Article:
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No Clear Answers on How to Effectively Detect, Mitigate Drone Threats

Continued proliferation and advancement of drone technology rapidly outpaces counter-drone systems, which are insufficient to defend against ‘low and slow’ airborne threats.

Successful defense against drone threats in commercial and military environments will require solving numerous challenges, according to experts speaking during a discussion hosted by the Atlantic Council — and there are no clear answers.

Counter-drone systems use a variety of different methodologies to detect nearby aircraft at low altitudes, including radar, radiofrequency (RF) sensors and electro-optical / infrared cameras (EO/IR). All of these systems have glaring weaknesses, explained Dr. Scott Crino, founder and CEO of Red Six Solutions, which has worked with the FAA, TSA and other organizations to red-team defensive systems and provide security advice.

“Nearly all counter-UAS systems are effective to some degree, but they’re effective in the operational environment that it was meant to operate in,” Crino said. “So when selected counter-UAS systems, we have to look at a suite of technologies — not just an RF sensor, not just a radar, but all of them operating and integrated together. But even when being operated that way, the drone still has the upper hand.”

RF-based detection and disruption systems, which rely on scanning sections of the electromagnetic spectrum known to be used by drones for communication with ground controllers, are defeated by frequency-hopping spread spectrum (FHSS) technology, which hops transmission frequencies faster than scanners are able to search, explained Crino.

“When an autopilot system is used, it’s what we call ‘RF-dark,’” Crino said. “There is no radio frequency broadcast between the ground controller and the aircraft itself, therefore there is nothing to sense by that RF sensor on the counter-drone system.”

Radars are ineffective at distinguishing between biologics —i.e., birds — and drones, and many radar systems are reliant on line-of-sight plus an object’s movement to consistently track it. Drone threats are often flying low and slow, according to Crino.

“Once a radar or an RF sensor has picked up on an anomaly on the horizon, we use a [EO/IR] camera to slew to where that item was sensed and determine whether it is a UAS or not. When you think of situations where there are multiple aircraft in the air, a camera can only track one at any one time,” Crino said, describing how a bad actor could use a large, easily-tracked aircraft to distract and obscure a smaller, faster-moving threat.

Scott Crino, CEO of Red Six Solutions, demonstrated ways to out-smart commercial counter-UAS systems, such as using the homemade radio frequency spoofer pictured.

Drone detection technologies are a blind spot for the U.S. military in part because ‘low and slow’ trajectories have not historically been of interest to the Pentagon.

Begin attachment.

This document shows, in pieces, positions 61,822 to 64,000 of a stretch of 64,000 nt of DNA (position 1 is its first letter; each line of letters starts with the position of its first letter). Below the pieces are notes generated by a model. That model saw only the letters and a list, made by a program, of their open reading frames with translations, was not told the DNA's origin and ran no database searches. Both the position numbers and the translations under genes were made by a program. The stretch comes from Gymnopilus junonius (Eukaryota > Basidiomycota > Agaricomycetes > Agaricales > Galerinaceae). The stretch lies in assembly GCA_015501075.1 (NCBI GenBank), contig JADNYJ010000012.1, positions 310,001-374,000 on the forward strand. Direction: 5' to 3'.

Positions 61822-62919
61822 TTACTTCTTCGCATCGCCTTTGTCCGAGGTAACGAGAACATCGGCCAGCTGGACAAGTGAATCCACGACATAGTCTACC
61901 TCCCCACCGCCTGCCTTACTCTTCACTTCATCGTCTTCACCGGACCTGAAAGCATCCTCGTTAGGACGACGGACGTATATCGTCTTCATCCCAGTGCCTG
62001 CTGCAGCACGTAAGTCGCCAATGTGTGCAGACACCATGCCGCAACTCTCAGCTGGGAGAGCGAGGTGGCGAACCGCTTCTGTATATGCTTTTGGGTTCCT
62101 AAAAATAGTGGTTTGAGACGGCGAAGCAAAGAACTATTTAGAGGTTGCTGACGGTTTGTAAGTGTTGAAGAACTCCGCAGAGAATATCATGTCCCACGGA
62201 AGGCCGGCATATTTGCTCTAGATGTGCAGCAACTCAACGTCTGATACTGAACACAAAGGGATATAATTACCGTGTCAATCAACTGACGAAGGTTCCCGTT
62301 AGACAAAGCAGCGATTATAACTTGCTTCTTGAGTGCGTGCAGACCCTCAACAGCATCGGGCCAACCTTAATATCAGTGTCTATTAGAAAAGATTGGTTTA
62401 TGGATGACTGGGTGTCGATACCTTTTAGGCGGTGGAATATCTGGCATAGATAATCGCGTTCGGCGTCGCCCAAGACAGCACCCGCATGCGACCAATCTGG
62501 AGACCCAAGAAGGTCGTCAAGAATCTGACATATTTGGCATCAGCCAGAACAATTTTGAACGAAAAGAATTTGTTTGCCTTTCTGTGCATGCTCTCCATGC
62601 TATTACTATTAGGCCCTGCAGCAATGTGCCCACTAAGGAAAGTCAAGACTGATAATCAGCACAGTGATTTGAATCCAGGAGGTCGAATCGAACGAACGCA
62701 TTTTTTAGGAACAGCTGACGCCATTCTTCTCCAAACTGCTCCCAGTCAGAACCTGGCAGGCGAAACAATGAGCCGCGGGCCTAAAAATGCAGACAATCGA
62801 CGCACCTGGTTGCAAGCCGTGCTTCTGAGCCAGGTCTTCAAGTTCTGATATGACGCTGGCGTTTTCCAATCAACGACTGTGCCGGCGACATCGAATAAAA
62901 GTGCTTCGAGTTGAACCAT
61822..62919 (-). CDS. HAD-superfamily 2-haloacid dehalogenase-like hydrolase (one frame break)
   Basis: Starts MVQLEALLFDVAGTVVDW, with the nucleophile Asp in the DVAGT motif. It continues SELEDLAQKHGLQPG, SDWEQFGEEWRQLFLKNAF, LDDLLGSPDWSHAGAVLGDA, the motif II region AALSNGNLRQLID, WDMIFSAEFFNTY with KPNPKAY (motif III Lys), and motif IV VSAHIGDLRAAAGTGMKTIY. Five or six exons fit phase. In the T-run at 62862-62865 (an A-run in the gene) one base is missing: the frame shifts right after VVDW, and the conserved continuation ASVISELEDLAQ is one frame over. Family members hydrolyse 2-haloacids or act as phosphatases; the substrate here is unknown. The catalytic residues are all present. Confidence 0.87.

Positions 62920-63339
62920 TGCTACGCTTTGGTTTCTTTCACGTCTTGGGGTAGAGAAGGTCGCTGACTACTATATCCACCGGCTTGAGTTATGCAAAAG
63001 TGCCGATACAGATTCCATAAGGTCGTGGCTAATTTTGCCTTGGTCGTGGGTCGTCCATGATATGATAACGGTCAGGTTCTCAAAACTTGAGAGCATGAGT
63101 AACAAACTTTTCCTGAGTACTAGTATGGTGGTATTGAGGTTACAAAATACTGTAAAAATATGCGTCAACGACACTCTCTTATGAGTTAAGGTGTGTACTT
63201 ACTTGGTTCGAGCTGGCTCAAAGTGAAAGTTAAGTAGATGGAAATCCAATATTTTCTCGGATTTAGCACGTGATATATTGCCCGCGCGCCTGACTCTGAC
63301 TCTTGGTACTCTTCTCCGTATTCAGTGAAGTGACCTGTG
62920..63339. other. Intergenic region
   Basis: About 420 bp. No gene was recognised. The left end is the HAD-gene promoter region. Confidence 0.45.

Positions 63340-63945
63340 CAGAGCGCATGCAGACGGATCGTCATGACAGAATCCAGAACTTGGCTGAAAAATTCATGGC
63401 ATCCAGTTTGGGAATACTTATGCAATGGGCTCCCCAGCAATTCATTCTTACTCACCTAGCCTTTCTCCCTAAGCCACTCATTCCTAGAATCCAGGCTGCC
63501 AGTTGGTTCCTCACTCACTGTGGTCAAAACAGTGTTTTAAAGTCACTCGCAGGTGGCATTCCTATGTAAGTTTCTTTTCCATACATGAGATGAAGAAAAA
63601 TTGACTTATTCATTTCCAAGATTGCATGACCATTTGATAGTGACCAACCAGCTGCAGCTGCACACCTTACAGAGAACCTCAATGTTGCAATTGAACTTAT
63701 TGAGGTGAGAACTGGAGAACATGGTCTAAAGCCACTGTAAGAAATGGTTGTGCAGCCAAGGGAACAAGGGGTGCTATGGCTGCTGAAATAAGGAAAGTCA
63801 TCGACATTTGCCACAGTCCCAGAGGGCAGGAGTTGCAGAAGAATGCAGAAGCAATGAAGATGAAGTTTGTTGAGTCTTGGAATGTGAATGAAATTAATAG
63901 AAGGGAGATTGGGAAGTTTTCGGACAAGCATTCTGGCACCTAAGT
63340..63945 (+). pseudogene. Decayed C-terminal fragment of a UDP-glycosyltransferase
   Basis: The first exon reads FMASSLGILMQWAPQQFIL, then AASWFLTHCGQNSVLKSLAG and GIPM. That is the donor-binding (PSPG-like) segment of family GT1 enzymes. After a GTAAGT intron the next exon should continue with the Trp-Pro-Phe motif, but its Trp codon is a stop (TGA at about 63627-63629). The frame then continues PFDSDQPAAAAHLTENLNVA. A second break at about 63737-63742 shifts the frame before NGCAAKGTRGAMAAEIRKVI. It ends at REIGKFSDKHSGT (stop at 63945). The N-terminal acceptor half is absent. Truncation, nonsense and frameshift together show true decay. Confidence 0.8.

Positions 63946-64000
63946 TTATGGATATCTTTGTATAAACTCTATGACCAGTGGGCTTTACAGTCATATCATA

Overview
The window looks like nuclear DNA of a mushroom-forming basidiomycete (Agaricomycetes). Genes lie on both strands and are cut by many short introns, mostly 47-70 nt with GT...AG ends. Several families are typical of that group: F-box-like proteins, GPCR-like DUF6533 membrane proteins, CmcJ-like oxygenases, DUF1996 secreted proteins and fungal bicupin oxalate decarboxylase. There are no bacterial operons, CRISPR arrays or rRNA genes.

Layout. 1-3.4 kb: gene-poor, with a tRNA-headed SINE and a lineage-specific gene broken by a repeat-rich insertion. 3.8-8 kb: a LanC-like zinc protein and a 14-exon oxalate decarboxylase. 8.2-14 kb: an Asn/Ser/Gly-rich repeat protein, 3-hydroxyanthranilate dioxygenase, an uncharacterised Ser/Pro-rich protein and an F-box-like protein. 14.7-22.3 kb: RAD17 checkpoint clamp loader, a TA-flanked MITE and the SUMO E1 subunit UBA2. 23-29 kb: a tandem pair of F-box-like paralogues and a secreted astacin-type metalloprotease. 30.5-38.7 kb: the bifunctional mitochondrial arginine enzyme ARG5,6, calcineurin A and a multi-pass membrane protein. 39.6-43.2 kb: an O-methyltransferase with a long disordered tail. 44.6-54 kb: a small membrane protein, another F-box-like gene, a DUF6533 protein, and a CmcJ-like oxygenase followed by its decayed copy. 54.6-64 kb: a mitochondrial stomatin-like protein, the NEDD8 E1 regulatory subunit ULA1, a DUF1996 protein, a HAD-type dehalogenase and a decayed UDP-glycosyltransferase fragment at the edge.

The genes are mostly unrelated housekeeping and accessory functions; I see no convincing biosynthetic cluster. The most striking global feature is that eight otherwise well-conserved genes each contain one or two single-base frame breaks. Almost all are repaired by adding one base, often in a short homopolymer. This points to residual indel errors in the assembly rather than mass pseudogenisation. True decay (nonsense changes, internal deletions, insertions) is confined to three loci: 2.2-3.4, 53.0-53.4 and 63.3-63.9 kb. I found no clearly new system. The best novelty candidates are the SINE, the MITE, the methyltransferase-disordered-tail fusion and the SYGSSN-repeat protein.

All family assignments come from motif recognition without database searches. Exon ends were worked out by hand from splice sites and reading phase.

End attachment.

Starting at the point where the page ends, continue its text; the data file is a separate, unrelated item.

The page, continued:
“Fast and lethal was the name of the game, but now with the proliferation of drones that are weaponizable, we have to totally reexamine the way that we are securing our facilities, VIPs and other military and critical infrastructure in order to deal with a very small object which sometimes can be much lower and slower than the trajectories we are used to identifying,” said Mary Beth Long, former assistant secretary of defense for international security affairs.

Crino sees promise in high-energy laser mitigation systems, such as one recently used aboard the USS Portland to shoot down a drone during a test.

“There’s a lot of promise in high-energy systems, lasers and high-powered microwaves that cook the aircraft almost instantaneously as it approaches,” Crino said. “It’s a little bit of a wider beam, and there is a real hesitancy to use them …  we don’t fully understand where the laser stops [and] what the impact could be on a commercial aircraft or even a satellite that’s orbiting the planet.”

Beyond technological challenges, Long cited strategic questions — changes to rules of engagement, or stricter export restrictions to allies based on integration with foreign assets? — as well as authority and airspace regulations concerns currently being grappled with by the FAA and Federal Communications Commission.

In 2018, through the Preventing Emerging Threats Act, Congress provided the Department of Homeland Security (DHS) and Department of Justice (DOJ) with the authority to use counter-UAS systems, but policies are still written to protect pilots and aircraft, creating challenges for the integration of counter-drone systems — which are treated as aircraft.

“Right now, all of our policy regulations are on the side of the pilot and not so much on the side of the user of a counter-drone system,” Crino said, listing sections of the U.S. code that guard against destruction of aircraft, unauthorized access of computer systems, interferences with government and satellite communications, and the interception of personal communications — all of which counter-UAS technologies violate as currently written.

From a societal perspective, decisions must be made concerning privacy and security, similar to the use of facial recognition and other technologies, where a thin line exists between monitoring and weaponization.

“The implications and the indirect and direct application of drones to wreak havoc are something that we have not dealt yet as a society and is going to become more difficult to deal with as drones proliferate, particularly in the commercial sector,” Long said. “We have not gotten our heads around this.”

Long ended the presentation with a clear warning, particularly aimed at policymakers in the United States.

“We tend to deal with security issues only after the worst has happened.”

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